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Amazon could scrap New York City HQ2, report says

NYC activists protest Amazon expansion

Since Amazon announced plans to build a New York City facility in November, the project has been the target of vocal opposition from politicians, community groups and residents. So much so that the internet giant might reconsider the project, according a Washington Post report.

The newspaper reported that Amazon executives have internally discussed reassessing opening the proposed facility in Long Island City, Queens, citing two unnamed officials. One of the people reportedly questioned "whether it's worth it if the politicians in New York don't want the project," according to the Post.

New York Gov. Andrew Cuomo and New York City Mayor Bill de Blasio have been cheerleaders for the project, pointing to Amazon's promise to create 25,000 jobs with average annual income of $150,000. But locals have objected to the displacement they say the new center will bring and the added pressure it could put on the city's underfunded infrastructure. Related objections have focused on the company being offered an estimated $3 billion in taxpayer subsidies—on par with the amount it promises to invest in the facility.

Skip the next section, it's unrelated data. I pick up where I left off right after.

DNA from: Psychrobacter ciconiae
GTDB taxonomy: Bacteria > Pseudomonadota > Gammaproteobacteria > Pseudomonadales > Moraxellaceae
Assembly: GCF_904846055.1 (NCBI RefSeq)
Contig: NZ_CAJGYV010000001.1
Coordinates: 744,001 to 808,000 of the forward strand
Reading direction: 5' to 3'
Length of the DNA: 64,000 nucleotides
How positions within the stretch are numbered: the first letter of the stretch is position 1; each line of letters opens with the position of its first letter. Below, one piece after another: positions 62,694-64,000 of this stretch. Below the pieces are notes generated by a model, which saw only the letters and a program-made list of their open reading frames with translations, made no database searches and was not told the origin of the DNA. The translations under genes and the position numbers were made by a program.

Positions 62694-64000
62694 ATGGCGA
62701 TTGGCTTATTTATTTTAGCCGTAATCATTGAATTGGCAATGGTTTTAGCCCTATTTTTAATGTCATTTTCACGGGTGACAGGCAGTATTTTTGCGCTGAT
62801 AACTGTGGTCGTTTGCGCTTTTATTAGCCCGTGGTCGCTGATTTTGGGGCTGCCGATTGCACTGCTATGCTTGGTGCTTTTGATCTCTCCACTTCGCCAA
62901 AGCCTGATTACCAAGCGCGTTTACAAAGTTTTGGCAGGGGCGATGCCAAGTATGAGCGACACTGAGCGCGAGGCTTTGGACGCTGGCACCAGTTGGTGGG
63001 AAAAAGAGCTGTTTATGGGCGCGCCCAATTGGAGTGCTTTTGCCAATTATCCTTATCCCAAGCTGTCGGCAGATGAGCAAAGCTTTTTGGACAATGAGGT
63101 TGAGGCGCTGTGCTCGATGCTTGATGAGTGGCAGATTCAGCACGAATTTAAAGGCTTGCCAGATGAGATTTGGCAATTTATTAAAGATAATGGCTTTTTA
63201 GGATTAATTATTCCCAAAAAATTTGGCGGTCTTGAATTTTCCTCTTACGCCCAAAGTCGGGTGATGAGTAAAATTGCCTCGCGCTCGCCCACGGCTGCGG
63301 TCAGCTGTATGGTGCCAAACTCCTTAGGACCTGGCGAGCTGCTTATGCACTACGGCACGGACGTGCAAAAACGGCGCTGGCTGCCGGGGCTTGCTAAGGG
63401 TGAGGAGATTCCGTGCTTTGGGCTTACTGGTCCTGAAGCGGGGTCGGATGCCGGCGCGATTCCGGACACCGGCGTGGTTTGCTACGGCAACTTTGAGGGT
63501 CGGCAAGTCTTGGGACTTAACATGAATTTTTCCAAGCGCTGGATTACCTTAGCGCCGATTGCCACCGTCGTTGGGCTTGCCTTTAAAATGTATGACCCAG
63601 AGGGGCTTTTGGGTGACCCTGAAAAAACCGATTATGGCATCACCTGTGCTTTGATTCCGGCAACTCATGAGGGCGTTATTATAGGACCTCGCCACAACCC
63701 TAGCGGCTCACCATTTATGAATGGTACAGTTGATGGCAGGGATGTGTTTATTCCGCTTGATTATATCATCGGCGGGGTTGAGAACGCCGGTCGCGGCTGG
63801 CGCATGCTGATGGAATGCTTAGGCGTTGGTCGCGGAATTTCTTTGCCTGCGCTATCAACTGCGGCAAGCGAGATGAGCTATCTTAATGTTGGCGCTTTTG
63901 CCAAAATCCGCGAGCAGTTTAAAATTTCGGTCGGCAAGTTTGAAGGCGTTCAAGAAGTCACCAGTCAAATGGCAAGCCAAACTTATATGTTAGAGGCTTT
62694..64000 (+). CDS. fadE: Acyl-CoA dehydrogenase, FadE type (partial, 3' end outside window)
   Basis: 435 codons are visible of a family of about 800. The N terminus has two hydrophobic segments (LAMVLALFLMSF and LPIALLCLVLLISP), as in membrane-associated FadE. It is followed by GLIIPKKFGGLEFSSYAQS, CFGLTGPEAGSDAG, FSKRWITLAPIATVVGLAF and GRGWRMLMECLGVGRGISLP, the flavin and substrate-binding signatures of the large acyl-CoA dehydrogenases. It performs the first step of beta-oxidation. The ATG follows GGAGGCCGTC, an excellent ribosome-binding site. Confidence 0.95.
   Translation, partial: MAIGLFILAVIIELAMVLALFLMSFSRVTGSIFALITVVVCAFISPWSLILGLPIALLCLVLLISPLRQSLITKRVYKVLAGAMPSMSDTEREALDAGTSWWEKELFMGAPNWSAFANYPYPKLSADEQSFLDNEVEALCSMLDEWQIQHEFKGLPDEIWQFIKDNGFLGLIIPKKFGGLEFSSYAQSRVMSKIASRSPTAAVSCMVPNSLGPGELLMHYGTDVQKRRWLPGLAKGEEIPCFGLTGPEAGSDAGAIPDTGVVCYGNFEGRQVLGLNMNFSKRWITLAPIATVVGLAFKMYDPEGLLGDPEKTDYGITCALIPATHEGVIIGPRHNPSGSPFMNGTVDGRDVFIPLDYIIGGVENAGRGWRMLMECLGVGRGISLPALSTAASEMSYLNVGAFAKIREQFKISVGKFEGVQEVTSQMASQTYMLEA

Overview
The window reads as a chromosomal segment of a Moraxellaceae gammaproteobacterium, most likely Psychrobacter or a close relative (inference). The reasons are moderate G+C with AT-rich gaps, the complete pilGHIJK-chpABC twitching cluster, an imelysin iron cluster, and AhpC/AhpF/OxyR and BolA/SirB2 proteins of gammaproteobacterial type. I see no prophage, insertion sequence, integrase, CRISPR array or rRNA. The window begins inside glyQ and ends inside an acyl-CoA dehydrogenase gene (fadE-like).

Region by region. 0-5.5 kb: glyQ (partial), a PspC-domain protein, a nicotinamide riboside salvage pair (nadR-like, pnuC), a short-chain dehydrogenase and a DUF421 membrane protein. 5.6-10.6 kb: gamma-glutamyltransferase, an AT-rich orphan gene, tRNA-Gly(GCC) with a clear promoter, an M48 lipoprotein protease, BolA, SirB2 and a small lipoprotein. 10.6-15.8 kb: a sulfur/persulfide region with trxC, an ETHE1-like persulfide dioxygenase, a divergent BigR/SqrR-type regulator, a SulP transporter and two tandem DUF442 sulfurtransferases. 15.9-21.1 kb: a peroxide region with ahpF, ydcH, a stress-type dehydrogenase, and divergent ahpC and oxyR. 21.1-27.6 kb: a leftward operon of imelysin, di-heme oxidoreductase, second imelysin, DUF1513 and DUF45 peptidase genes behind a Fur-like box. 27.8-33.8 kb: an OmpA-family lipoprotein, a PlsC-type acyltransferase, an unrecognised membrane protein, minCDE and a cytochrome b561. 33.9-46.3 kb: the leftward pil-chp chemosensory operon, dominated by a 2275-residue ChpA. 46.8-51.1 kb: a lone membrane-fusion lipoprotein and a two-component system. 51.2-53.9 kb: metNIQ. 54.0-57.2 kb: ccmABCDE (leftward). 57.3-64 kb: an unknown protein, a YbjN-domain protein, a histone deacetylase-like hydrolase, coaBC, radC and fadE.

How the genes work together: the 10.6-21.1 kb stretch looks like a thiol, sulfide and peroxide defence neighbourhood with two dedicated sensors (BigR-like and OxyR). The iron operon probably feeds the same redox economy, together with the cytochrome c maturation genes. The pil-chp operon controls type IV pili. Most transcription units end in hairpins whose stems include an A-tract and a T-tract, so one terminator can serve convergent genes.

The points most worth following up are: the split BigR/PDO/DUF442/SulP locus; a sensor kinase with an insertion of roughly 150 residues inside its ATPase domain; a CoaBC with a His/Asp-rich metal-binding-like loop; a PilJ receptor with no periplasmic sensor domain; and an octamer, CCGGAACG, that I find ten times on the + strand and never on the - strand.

Alexandria Ocasio-Cortez, the Democratic representative who has been outspoken against the Amazon deal, tweeted about the report that it is rethinking the project in New York, writing: "Can everyday people come together and effectively organize against creeping overreach of one of the world's biggest corporations? Yes, they can."

Amazon did not directly confirm or deny the story, but released the following statement: "We're focused on engaging with our new neighbors -- small business owners, educators and community leaders. Whether it's building a pipeline of local jobs through workforce training or funding computer science classes for thousands of New York City students, we are working hard to demonstrate what kind of neighbor we will be."

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Cuomo slammed the possibility that Amazon would pull out, blaming "political opposition." "For the state Senate to oppose Amazon was governmental malpractice," he said.

A spokesman for De Blasio said, "The mayor fully expects Amazon to deliver on its promise to New Yorkers." 

The United Food and Commercial Workers International Union, one of several labor unions that has been critical of Amazon, said it was "outrageous that Amazon is now essentially threatening New York City taxpayers to pay for its new headquarters or else it will leave town."